Stephen Lisberger is a systems neuroscientist recognized for his research on how the brain learns simple motor skills and how it uses visual inputs to guide movement. Lisberger was born in New York City and grew up in Stamford, Connecticut and Ithaca, New York. He received an A.B. in Mathematics from Cornell University (1971) and a Ph.D. in Physiology (1976) at the University of Washington (Seattle), followed by postdoctoral work at the National Institutes of Health. He took a faculty job in the Department of Physiology at the University of California, San Francisco in 1981 and moved in 2012 to become the George Barth Geller Professor of Neurobiology and the Chair of the Department of Neurobiology at Duke University. He was an HHMI investigator from 1997 to 2015. Lisberger served as the Treasurer of the Society for Neuroscience, as a Section Editor and Senior Editor for the Journal of Neuroscience, and as Chief Editor of Neuroscience, the flagship journal of the International Brain Research Organization. He won the Young Investigator Prize and the Bernice Grafstein Prize from the Society for Neuroscience. Lisberger is a member of the American Academy of Arts and Sciences and the National Academy of Sciences.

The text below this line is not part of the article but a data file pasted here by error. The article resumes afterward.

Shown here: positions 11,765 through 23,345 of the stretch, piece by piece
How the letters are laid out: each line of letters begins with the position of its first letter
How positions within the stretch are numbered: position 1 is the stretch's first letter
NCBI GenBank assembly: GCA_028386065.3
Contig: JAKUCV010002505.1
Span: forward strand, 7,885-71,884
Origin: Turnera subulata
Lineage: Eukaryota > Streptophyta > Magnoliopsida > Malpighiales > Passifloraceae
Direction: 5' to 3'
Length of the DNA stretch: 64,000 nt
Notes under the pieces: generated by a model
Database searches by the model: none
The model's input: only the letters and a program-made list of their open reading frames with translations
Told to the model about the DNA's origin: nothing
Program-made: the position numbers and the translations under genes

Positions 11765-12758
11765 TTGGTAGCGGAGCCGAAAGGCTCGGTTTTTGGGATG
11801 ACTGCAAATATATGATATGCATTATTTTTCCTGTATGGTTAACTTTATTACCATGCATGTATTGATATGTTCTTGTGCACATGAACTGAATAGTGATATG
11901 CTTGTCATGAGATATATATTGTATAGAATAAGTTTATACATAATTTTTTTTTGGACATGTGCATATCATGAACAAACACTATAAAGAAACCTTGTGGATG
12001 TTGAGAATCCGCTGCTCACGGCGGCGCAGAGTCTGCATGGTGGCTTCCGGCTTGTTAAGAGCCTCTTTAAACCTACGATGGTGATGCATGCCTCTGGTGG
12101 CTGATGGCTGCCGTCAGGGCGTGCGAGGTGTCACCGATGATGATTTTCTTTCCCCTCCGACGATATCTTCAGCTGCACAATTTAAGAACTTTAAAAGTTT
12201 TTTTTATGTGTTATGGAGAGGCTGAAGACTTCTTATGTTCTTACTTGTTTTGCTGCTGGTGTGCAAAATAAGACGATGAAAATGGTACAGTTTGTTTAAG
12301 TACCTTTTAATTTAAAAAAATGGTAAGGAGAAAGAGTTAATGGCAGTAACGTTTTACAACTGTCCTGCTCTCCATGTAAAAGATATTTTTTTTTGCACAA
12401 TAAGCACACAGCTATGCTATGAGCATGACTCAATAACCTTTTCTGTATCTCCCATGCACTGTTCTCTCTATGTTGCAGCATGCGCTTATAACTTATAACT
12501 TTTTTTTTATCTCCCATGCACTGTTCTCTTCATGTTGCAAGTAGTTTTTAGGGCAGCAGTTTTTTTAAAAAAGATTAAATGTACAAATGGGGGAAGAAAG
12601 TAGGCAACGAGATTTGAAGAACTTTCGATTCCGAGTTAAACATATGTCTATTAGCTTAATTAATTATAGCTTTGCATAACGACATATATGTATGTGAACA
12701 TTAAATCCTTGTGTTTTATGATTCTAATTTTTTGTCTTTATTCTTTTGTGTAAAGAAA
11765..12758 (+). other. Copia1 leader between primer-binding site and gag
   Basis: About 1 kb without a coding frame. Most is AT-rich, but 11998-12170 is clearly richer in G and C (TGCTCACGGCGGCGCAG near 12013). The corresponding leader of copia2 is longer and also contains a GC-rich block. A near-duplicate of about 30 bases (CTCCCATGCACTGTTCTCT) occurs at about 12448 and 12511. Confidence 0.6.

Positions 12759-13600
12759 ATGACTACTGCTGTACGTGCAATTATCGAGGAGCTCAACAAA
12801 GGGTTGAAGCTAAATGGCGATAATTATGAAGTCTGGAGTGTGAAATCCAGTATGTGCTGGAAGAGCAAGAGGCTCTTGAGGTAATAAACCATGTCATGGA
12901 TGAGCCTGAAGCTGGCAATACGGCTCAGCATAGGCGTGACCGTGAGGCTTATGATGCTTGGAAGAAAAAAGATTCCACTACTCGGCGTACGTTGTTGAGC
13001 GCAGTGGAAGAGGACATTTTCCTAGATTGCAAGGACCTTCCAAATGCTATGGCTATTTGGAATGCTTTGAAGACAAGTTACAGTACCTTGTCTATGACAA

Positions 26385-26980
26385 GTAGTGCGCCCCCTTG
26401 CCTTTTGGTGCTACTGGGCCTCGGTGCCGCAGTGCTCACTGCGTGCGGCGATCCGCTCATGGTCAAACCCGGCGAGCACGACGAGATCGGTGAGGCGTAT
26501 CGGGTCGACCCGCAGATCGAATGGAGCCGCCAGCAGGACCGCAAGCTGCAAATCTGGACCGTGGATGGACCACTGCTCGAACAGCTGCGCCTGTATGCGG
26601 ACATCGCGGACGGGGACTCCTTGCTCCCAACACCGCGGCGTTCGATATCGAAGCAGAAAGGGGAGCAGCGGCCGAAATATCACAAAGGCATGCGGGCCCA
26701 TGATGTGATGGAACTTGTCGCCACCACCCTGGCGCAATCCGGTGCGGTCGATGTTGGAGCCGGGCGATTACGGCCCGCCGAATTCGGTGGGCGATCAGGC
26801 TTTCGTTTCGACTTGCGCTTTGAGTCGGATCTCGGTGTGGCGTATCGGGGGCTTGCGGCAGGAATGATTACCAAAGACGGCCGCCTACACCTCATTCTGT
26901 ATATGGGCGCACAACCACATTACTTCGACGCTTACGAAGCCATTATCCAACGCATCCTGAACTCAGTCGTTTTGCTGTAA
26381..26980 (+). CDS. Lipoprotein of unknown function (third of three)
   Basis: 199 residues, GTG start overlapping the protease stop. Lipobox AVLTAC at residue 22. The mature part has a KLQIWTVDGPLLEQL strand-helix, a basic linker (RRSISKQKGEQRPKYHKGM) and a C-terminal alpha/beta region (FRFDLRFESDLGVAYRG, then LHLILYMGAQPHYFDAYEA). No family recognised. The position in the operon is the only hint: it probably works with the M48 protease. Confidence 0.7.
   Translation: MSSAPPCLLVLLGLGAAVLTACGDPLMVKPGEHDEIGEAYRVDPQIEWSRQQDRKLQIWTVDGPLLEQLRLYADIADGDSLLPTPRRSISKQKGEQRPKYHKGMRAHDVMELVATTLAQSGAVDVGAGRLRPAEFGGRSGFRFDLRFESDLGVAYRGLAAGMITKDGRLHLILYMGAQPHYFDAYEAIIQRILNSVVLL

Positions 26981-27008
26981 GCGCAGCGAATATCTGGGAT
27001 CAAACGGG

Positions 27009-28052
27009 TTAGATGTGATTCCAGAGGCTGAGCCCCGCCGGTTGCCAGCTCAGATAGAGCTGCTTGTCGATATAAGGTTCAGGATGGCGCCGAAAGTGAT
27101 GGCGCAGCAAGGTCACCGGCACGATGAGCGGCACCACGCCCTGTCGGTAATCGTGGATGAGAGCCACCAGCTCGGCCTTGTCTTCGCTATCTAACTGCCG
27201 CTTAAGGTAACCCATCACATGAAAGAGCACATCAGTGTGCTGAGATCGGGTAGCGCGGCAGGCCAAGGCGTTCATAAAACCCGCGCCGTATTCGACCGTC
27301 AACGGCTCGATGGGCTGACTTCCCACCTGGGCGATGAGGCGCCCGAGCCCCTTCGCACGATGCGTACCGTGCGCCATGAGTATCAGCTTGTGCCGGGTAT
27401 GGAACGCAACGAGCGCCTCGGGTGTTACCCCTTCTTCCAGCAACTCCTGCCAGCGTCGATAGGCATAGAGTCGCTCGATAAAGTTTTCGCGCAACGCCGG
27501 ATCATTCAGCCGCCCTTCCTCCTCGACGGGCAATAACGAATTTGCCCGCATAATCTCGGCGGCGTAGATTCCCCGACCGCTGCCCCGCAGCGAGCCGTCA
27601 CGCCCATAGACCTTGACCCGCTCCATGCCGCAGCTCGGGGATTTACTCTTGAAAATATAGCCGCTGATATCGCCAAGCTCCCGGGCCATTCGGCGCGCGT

Research Interests

Stephen Lisberger's laboratory is interested in general principles of how the brain works and learns, while it is actually working and learning. He has leveraged a wide-ranging toolkit, including behavioral analysis, neural recordings, and theory and computation. Lisberger's laboratory has delivered a complete and coherent story of how plasticity in the cerebellum leads to behavioral learning. They provided two complete accounts for two different movements: the vestibulo-ocular reflex and smooth pursuit eye movements, showing that primary learning is in the cerebellar cortex guided by the unique inputs from climbing fibers, while consolidation occurs in the cerebellar nucleus, guided by the output from the cerebellar cortex. They continue to ask how the full cerebellar micro-circuit transforms its inputs into outputs to learn and guide movement. They also are interested in how a sensory-motor behavior works, from cortical sensory neurons all the way to motoneurons. The lab exploits a relatively simple form of movement, namely eye movement in the complex brain of macaque monkeys to investigate how sensory inputs are converted into reliable movements, with plausible general implications for all sensory-motor systems.

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Primary Section

Section 28: Systems Neuroscience